NIWA: Looking at undersea landscapes from the air
NIWA: Looking at undersea landscapes from the air – finding fish nursery “hotspots” in the Kaipara Harbour
NIWA is sampling subtidal seagrass meadows, and other habitats, in the southern Kaipara Harbour, from February to March this year. This week, the scientists have been looking at the ‘hottest spots’ for juvenile snapper.
Dr Mark Morrison, Marine Ecologist, NIWA Auckland, says, “The Kaipara is the major harbour for west coast juvenile snapper habitats, so it is a really key place, and we know it’s under stress from sedimentation and other land-based impacts that degrade key habitats.”
NIWA scientists recently mapped the shallow water habitats of the southern Kaipara Harbour using aerial photography, to produce very detailed habitat maps.
Aerial photography can map habitats down to 3–4 metres water depth, depending on water clarity. It shows critical seagrass habitats and how they are distributed.
It also very clearly maps patches of Asian date mussels, an invasive species that has formed large beds in the Kaipara.
These aerial images are then turned into habitat maps, which combined with fish sampling ‘on the ground’, allow us to map where the critical areas for fish nurseries are, and to then monitor their health over time through cost-effective remote sensing.
“In the past, we have done broad scale fish studies across many harbours, but this study will provide very detailed information on New Zealand’s largest harbour, linking fish to fish habitats identified by remote sensing,” says Dr Morrison.
The submerged areas of subtidal seagrass meadows, in northern New Zealand, can support high numbers of juvenile snapper, trevally, parore, spotties, piper, pipefish, and other species.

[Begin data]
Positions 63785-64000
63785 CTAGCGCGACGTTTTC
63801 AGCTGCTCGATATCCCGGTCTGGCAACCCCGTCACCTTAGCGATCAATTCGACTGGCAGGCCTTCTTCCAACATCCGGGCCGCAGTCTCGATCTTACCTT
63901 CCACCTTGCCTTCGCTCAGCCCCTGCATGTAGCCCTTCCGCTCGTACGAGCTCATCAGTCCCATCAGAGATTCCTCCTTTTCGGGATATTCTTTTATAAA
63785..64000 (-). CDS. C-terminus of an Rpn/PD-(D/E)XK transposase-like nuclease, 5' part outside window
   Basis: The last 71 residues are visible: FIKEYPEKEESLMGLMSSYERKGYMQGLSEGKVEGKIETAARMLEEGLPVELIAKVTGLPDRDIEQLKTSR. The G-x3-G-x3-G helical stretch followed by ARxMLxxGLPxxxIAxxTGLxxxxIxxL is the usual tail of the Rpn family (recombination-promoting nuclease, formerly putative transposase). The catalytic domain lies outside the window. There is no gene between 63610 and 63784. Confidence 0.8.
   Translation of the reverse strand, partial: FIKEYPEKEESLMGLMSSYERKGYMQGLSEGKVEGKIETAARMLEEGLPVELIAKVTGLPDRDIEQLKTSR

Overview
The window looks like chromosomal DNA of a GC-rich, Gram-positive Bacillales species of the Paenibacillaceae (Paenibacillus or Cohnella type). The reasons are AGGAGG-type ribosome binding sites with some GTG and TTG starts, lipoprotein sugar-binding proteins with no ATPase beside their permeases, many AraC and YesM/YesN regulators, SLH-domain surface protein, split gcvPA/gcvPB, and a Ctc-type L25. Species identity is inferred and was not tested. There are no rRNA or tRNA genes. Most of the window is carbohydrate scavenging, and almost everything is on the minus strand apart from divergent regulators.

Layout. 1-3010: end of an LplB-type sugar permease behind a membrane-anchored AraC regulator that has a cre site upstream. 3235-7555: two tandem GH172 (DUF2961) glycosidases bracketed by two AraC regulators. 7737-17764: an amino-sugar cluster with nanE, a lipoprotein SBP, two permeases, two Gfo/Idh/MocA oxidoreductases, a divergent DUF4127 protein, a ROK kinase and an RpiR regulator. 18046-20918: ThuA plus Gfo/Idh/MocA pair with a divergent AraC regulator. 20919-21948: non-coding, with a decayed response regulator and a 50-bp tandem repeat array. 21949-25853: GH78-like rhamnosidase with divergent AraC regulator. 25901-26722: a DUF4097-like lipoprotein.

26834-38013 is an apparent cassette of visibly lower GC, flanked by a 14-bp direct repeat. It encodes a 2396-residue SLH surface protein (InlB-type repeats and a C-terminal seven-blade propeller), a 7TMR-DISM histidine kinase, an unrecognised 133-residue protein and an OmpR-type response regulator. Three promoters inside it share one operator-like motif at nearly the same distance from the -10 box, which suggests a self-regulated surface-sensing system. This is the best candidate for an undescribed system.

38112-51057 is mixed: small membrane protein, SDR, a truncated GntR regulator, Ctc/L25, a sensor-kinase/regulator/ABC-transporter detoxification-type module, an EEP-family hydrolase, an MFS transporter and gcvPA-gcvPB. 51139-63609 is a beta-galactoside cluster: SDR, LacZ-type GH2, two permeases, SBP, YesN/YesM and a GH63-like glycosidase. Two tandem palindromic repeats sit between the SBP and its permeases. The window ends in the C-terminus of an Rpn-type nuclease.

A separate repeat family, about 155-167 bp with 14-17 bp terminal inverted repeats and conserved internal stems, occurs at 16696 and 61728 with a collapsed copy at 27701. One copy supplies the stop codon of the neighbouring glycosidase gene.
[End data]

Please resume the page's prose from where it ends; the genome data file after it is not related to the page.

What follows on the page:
Dr Morrison says, “We also know that the Kaipara Harbour, and in particular the ‘living’ habitats within it, such as subtidal seagrass meadows and horse mussel beds, provides most of the juvenile snapper recruits to the west coast North Island snapper populations, and the associated fishery. It may also be significant for other fish, such as trevally.”
Seagrass habitats are under threat in New Zealand, with substantial areas having been lost in the past, along with the juvenile fish that they produced.
This study will examine what components of these habitats are most important to small fish, through sampling across seagrass habitat landscapes and quantifying where fish densities and number of species are highest.
The scientists will collect fish using small, hand-hauled, fine-mesh beach seines, pulled up onto a specially designed ramp deployed from an oyster barge. They will sample 80 to 100 sites spread across 300 square kilometres in the southern Kaipara Harbour.
“Sampling across different habitat types and environmental conditions will allow us to quantify what fish are associated with each,” says Dr Morrison.
“The research will then help us identify which factors are most critical, so that the most important habitats can be identified, mapped, and protected.”
The aerial photography was funded by the Ministry for Primary Industries (MPI), because these habitats are important for fish stock and ecosystem based fisheries management and marine spatial planning. The fish sampling research is funded by the Ministry of Business, Innovation and Employment (MBIE).